Bikepacking New Mexico’s Ríos del Jemez

The current worldwide situation has forced Kyle and I, along with everyone else, to rethink our spring activities. With mountain bike races cancelled and out-of-state trips a no-go, we were suddenly left with a lot of empty weekends and an excuse to explore more of New Mexico. We finally had the time and motivation to give this bikepacking thing a try, something that had been at the back of our minds for quite some time. Despite both of us having spent thousands of miles backpacking the Sierra Nevada, Cascade Mountains, and the canyons of Southeast Utah, we still were new to the world of bikepacking.

We loaded up our singlespeeds for the first time with the bare minimum of gear, finding out that we could carry even less than if we were backpacking, and hit the trail with a mostly defined route planned out, but only a vague idea of where we’d end up that night (it would be somewhere near water, we knew that for sure!). We packed our Tenkara rods, flies, and camera in anticipation of exploring the pristine waters of the Jemez Mountains for trout.

We hit the trail, but it wasn’t long before we spotted some deep cutbanks below overgrown grass. We pulled off to the side, yanked out the fishing rods, and Kyle had a fish on the line on his first cast! This was a promising start. We slowly worked our way up the valley on our bikes, stopping every so often to see if we could pull out a few trout from the narrow meadow stream. Kyle made it look easy, despite gusty winds that decided to change direction every minute. I managed to pull one little guy out of the water despite my lack of skill (I’m still learning!).

Our route put us up on a ridgeline road that appeared to be composed of pure moondust. The Jemez Mountains are remnants of a giant supervolcano and this type of soil, ‘tuff’ as they call it, is typical. However, it was so deep that even our 2.4 tires were not enough to pilot us through the ruts. After getting dusted by several passing vehicles full of holiday campers and bogging down in the deep powder on the steeper climbs, we decided to find another way off the ridgeline and back to fishing waters.

The detour forced us to do some off-trail navigating and bushwhacking, but we found ourselves down in the next valley and on the road we had intended to reach. Our ride brought us to the Valles Caldera National Preserve, recently added to the National Park Service inventory. We were completely alone and fished until the sun got low. Having caught a few impressive trout, we decided to pack our rods and get outside the park boundaries to set up camp for the night on an old, unused, overgrown road near the stream.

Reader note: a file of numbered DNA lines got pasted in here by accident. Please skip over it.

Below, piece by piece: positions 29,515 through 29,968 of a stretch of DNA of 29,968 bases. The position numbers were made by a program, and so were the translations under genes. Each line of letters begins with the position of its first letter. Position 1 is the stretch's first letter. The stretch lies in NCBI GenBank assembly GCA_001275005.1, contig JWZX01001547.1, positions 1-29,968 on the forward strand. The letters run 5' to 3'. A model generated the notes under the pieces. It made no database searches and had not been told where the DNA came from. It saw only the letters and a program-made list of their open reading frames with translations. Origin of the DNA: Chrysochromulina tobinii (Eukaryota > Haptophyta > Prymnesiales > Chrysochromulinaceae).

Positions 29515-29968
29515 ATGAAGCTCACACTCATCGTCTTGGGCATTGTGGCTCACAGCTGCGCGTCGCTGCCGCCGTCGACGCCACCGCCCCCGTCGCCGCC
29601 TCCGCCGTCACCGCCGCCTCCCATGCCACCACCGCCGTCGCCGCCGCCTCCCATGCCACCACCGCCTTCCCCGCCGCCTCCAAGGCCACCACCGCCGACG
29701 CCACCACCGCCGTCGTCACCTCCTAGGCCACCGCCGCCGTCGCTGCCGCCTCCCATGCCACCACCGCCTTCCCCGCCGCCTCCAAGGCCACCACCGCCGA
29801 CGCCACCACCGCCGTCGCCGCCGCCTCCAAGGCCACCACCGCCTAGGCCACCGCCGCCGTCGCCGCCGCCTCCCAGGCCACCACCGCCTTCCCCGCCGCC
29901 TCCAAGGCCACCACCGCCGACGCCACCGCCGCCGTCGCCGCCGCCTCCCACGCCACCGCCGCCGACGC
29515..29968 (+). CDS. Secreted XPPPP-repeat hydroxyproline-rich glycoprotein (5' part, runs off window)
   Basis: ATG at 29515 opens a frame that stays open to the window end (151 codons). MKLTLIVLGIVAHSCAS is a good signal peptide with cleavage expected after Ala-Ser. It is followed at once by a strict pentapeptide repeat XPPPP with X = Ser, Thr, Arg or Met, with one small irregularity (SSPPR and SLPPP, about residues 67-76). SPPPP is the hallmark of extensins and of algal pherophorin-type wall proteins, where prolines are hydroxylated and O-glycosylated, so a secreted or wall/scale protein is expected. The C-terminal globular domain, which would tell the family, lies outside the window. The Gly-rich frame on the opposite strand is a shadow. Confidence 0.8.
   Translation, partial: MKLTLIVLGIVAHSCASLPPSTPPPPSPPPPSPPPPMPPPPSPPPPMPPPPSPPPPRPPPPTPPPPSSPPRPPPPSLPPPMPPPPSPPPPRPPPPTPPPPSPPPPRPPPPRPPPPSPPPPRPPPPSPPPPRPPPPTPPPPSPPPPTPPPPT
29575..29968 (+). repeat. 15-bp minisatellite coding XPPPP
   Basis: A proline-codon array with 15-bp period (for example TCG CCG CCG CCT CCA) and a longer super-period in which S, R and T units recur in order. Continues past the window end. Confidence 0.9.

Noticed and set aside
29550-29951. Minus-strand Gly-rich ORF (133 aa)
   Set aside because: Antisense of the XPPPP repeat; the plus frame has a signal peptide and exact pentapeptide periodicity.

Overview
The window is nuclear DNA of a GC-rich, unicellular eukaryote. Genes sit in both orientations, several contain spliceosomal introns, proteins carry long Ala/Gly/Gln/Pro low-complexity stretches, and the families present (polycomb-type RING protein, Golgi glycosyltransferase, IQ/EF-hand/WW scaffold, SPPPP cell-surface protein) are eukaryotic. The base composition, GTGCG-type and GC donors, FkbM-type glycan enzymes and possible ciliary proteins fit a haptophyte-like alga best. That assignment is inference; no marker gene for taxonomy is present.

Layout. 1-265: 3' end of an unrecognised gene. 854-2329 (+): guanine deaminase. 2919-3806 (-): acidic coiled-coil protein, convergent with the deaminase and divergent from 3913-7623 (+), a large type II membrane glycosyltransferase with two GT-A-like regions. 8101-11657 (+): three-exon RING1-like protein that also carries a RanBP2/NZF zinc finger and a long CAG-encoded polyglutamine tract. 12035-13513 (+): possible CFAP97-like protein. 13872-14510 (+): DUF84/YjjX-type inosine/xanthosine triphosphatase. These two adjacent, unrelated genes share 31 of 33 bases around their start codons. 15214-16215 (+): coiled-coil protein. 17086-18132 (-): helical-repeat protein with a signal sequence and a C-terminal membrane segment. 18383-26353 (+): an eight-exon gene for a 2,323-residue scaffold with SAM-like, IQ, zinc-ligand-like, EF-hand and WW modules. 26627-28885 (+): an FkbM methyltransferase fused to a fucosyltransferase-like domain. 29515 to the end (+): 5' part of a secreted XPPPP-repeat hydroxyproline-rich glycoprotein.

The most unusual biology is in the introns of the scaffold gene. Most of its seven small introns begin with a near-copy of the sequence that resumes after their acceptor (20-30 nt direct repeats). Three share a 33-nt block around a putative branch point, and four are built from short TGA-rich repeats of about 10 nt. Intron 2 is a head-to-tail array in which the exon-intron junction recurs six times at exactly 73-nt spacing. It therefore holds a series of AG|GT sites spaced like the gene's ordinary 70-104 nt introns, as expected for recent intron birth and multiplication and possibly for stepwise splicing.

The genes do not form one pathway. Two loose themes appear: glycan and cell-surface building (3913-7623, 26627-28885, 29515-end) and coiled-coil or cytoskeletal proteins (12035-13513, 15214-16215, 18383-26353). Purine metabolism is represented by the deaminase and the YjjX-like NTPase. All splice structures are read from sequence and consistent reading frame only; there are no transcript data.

During the final hour of twilight, Kyle managed to land one more large enough Brook trout that we could cook as part of dinner. I prefer to keep it simple: salt, pepper, and some onions is all you need for the sweet flesh of alpine trout. With the last bit of light hitting the treetops, the temperature dropped quickly. We called it a night and nestled down into our sleeping bags.

After a fitful night of shivering and hearing critters rooting around our tent between bouts of sleep, we awoke to the sound of a mule deer splashing across the stream. The morning was warm and pleasant in contrast to the cold night. We had our instant coffee and some breakfast, packed up camp, and hit the trail again. A mild day of riding lay ahead of us, so we took our time, stopping often to enjoy and photograph the views. The fish were not rising this morning, so we did not stop to fish; however, we did make a detour to soak in some natural hot springs before continuing the ride out. Fortunately, there was a pool awaiting our arrival and we could enjoy the canyon views for an hour of soaking before packing up for our final stint.

The road out was mellow and we cruised along as the valley dropped away below us (we missed the singletrack turnoff that we were supposed to take – whoops!). Our missed turn meant we had a little bit more of a highway ride than we had intended, but it was downhill and we cooked it to the turnoff. We pedaled through the last little bit of old logging road and singletrack until it dumped us back at our friend’s cabin, just barely ahead of some rain.

We learned many things on our first bikepacking trip. 45 degree bags are not warm enough for mountain camping (okay, we knew that already; we erred on the side of packable size over warmth, but we will work on a method to pack our warmer bags next time). 32×20 (my bike) and 30×18 (Kyle’s bike) are just a tad steep for bikepacking – we will try it with two extra teeth on the cog next time. Don’t cook fish in your only pot unless you have some soap to get the smell out (we didn’t). Blue spruce tip tea tastes amazing after a day of riding and fishing: we clipped some fresh tips from a nearby tree and made some tea to warm us before slipping into our sleeping bags. And finally, backcountry trips are the most fun when you don’t have a strict agenda and go easy on the miles, especially when you can share your adventure with your best friend.

Dr. Kimberly Klain is originally from Las Vegas, NV. She now lives in Santa Fe, NM, and works as a nuclear engineer at Los Alamos National Labs. After arriving in New Mexico nearly a decade ago, she discovered her cycling obsession, piloting everything from SSCX to racing Enduros.

Kyle Klain grew up with trout and salmon fishing in his blood, having been born and raised in Oregon before migrating to drier pastures in Santa Fe. Kyle manages a local real estate brokerage in between outdoor pursuits and photography.